Wow, I have yet to see any terms and conditions that involve allowing people to have access to our suppliers. We can't even get access to some of our suppliers. That would definitely require a challenge.
We're actually seeing it fairly regularly, across a growing number of customers...
It seems to have snuck in under the guise of the "supply chain transparency" that is currently British retailers' favourite topic - if you say yes, you can't possibly follow it up as none of our suppliers want our customers turning up unannounced, and if you say no then the customer infers that you've got something to hide in the supply chain, and thus by implication are almost certainly using slave labour to make adulterated products. If it's happening here then you may see it start appearing elsewhere, as it so often feels like the big brands and retailers are permanently looking for daft ideas to borrow from each other
We have those too. Usually when we challenge their ideas, they become testy. If they do try to make something a finding that isn't based on regulation and is more of the "I would personally prefer" type response, I will submit justification in the corrective action report, and state why the finding is not valid. I've not had one come back from a customer stating the answer wasn't good enough.
I'm just struggling with the customer's customer, because more times than not, they are a large corporate base, where they feel what they say is final. If you don't comply then they'll move on (even if the volumes aren't high). Then you risk issues with your customer relations as well. As Scampi said earlier, there aren't enough people pushing back. I push back where I can, but I don't exactly know where to draw the line.
Get your commercial colleagues involved - work out roughly what it'll cost your business to implement whatever it is that's been requested, add a healthy extra chunk for it generally being a PITA, and offer them the choice via your sales team. This can get your direct customer on your side, as they aren't likely to want to pay a higher price and will often struggle to be able to pass on the same increase to their customer. If nothing else, the potential for a higher price can sometimes cause other people at the customer / customer's customer to become involved, and this can lead to an outbreak of common sense. Not always, but occasionally at least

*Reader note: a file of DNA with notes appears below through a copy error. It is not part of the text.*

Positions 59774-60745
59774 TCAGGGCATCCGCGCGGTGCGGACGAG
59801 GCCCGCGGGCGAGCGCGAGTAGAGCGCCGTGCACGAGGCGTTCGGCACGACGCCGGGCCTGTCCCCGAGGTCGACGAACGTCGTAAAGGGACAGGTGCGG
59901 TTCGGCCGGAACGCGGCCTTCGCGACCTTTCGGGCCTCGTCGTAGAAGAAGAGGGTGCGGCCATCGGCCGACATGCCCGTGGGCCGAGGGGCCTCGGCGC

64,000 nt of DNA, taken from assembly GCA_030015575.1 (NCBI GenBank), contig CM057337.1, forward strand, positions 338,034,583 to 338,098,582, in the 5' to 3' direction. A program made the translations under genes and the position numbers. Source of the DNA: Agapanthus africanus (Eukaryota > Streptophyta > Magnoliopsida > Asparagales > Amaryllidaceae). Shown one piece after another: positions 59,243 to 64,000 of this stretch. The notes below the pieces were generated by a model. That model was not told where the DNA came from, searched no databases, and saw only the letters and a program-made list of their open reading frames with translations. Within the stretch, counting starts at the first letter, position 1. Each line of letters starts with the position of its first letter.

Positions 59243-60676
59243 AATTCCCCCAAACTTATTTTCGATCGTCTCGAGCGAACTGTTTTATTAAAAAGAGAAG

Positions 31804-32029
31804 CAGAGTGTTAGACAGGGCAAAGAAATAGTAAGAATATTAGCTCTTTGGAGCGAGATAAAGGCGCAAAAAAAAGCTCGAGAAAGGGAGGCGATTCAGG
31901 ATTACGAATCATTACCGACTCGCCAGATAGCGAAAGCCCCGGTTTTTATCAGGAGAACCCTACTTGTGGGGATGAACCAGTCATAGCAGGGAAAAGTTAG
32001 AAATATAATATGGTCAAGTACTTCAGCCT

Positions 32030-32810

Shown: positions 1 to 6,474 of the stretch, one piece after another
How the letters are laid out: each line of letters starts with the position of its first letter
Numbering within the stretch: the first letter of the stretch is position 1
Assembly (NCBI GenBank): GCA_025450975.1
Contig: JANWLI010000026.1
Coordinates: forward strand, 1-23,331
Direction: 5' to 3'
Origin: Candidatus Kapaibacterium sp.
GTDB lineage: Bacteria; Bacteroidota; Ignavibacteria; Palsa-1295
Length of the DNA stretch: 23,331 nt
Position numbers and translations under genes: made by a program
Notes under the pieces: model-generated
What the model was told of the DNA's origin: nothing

Also be aware that if you're supplying ingredients to the big corporates, many of them will have gone through a long product development/ingredient approval process, and this will make them disinclined to change supply routes unless there is an actual genuine problem. One auditor saying "we'll need to look elsewhere" can be a useful lever to try to get you to jump through the hoops, but if you push back you will sometimes find that the overall considered corporate position is actually somewhat different because the non-compliance isn't actually on anything significant, and they don't want to go through all of the trials, benchmarking, focus groups etc to get an ingredient change approved.
I've sometimes found that saying "no" will lead to being passed up the chain of command, until eventually you have the discussion with someone who genuinely has sufficient seniority to make a call on it, and 90+% of the time the reason they have the seniority is that they have the experience and intellect to see what does/doesn't actually make sense, so they can agree with you. Or at least if they still disagree, they may even provide a legitimate basis for the request. Either is fine, I guess.
Should we have a separate "off topic" thread for light-hearted discussion of our favourite ridiculous non-conformances that IFSQN members have received over the years?Go to the full post